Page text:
Earlier studies have identified ~140 genes that drive tumorigenesis, when altered by mutations1. These genes regulate three essential cellular processes through twelve signaling pathways, i.e., genome maintenance, cell survival and cell fate. Depending on type, tumors can harbor from 1–2 to 8 driver mutations that generally contribute to the development of cancer over 20–30 years in adults1. The field of cancer genomics, supported by the advance of sequencing technologies, has witnessed, however, a remarkable growth in the past decade, leading to joint multi-institutional efforts aimed at creating comprehensive resources that encompass hundreds to thousands of gene alterations with potential diagnostic and prognostic significance. Some of these resources include the Wellcome Sanger Institute’s COSMIC (Catalogue of Somatic Mutations in Cancer) and CGC (Cancer Gene Census) databases2, the cancer-specific projects supported by the International Cancer Genome Consortium (ICGC)3, the Cancer Cell Line Encyclopedia (CCLE)4, and the PanCancer Atlas project conducted by The Cancer Genome Atlas (TCGA) collaboration5. With millions of documented mutations, efforts have shifted towards advancing lists of specific cancer driver genes and mutations. On the line of such efforts, the OncoKB-a precision oncology knowledge database-has expanded the number of cancer genes to 1,019, highlighting actionable alterations6, while the CGC has catalogued 719 genes matched to cancer hallmarks and grouped into two tiers (tier 1 with documented activity in cancer, and tier 2 with strong indication of having a role in cancer). Recently, the PanCancer Atlas project reported results that were generated through an effort that encompassed the analysis of >10,000 tumors across 33 different cancer types. To analyze the data, a variety of bioinformatics algorithms and tools have been developed for quality control, reproducible computing, elimination of biases, handling of noise and false positives, and, overall, for dealing with the logistics of handling such large datasets7. Multi-institutional collaborations, such as the MC3 project, were launched for the very purpose of providing resources and methods, and for outlining best practices7. Novel software tools have been developed for performing advanced tasks for data alignment7, normalization, scoring, and curation. Specific needs such as variant or gene fusion calling, annotation, filtering, validation, indel location, or identification of splice creating mutations were addressed. Additional tasks focused on assessing correlations between cancer aneuploidy and mutations (or mutation rates), and the expression of proliferation and immune signaling genes8. Overall, the effort resulted in entire mutational landscapes and signatures that have been proposed for assessing the functional consequences of mutations in DNA repair genes9 and splicing factors10,11, and in genes with splice-site-creating12 and immune response13 role. For example, a set of mutation calling algorithms were advanced for generating a dataset of ~3.6 million somatic variants, of which ~3.4 million were single nucleotide variants (SNVs)7. Both the software methods and the datasets were made publically available. From the same source of PanCancer tumor exomes, Bailey et al. proposed a total of 299 cancer driver genes encompassing over 3,400 putative missense driver mutations, which when further refined by using three structural level tools, resulted in 579 driver mutations associated with 53 genes14. The missense driver mutations appeared to be more prevalent in oncogenes than in tumor suppressors, the driver genes being associated with biological processes related to RTK and immune signaling, transcription, preservation of genome integrity and protein homeostasis and ubiquitination. Many driver genes were associated with a single cancer type, and >50% of the samples contained druggable alterations. Alternatively, tumor suppressors were richer in truncations and frameshifts, and appeared to harbor rare cancer predisposing alleles15. Studies have also suggested that gene fusions play a role in the development of ~16% of cancer cases, and that such fusions may provide leads for targeted and immune-based therapies16.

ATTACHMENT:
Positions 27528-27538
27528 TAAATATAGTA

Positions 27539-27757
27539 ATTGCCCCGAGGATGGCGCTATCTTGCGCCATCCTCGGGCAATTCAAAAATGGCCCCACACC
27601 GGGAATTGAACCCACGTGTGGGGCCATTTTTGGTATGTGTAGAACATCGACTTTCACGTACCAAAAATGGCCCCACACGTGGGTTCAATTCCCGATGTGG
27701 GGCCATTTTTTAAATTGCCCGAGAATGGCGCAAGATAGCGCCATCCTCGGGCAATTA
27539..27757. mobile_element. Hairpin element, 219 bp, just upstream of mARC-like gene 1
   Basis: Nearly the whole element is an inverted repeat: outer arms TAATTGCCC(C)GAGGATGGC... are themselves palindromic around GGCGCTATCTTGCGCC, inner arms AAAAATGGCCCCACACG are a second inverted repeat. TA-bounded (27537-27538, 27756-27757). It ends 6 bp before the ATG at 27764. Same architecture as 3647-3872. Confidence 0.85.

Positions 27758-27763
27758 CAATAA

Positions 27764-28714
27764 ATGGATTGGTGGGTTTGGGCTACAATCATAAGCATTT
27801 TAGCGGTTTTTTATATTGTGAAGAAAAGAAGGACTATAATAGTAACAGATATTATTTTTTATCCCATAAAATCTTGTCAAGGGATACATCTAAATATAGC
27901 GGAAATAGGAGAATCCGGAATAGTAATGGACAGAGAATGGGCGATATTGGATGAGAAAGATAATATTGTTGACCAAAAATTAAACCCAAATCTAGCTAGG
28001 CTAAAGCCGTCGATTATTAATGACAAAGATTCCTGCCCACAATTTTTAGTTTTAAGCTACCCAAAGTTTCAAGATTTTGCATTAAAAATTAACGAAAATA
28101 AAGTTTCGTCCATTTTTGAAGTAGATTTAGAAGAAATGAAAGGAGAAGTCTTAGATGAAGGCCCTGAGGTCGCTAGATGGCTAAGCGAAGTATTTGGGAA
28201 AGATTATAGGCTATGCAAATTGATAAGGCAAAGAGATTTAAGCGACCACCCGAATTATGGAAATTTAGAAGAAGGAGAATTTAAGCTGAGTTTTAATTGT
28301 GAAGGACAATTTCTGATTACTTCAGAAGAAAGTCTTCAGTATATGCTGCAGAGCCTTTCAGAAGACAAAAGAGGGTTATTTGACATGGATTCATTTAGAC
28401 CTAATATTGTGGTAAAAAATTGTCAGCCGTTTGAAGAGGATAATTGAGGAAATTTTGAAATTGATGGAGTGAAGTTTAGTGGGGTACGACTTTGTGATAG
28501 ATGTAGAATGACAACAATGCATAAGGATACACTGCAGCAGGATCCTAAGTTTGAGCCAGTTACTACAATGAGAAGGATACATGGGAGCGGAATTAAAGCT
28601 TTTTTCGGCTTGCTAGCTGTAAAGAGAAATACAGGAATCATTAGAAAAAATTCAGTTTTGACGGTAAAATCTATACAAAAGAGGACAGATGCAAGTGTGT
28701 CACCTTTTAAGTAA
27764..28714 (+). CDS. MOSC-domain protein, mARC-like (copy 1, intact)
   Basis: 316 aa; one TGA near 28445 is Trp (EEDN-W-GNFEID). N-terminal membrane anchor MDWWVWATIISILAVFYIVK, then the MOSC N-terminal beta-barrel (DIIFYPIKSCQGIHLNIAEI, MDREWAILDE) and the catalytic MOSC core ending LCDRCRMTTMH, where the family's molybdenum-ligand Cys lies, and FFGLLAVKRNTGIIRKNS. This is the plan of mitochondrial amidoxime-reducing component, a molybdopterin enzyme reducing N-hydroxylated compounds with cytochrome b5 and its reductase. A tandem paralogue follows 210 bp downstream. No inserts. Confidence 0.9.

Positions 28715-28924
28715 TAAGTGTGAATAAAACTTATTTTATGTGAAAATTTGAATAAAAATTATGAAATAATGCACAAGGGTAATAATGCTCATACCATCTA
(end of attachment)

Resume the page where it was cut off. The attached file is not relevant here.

Despite the abundance of data, due to the variability introduced by different sequencing technologies, depth of sequencing and data-processing pipelines, compounded by a heterogeneous biological background, the identification of driver mutations even within cancer–driver genes continues to pose a challenge. Studies focused on characterizing cancer cell lines by using reversed-phase protein arrays have shown that protein expression captured better the signals from genetic alterations than mRNA expression, and that correlations between patient cohorts and cell lines do exist (i.e., in terms of top mutated genes, mutation frequencies, and associated pathways such as p53, PI3K, NOTCH, and SWI/SNF complex signaling)17. Similar copy number abnormalities (CNA) were also found in cell lines and breast tumors18. Overall, however, peptide-level confirmation of genomic and transcriptomic variants has been proven to be low due to limited protein sequence coverage via tandem mass spectrometry (MS/MS) analysis, presence of posttranslational modifications (PTMs), and protein degradation19,20. Moreover, certain samples have been shown to display anti-correlations between mRNA and protein levels as a result of gene-level CNAs19,20. Therefore, future protein-level identification and confirmation of genomic alterations and coding mutations is expected to play an essential role in the discovery of cancer driver genes and their mutations, in assessing the impact of these alterations on the regulatory mechanisms that govern aberrant cell behavior, in the classification of cancer types and subtypes, in the identification of actionable mutations, and ultimately in the development of precision medicine therapeutic approaches. In this work we describe the results of mass spectrometry-based profiling of three cell lines that led to the identification of single amino acid mutations in over 200 proteins. We describe the data selection process, evaluate the mass spectrometric quality of the data, and assess the biological relevance of the observed peptide alterations.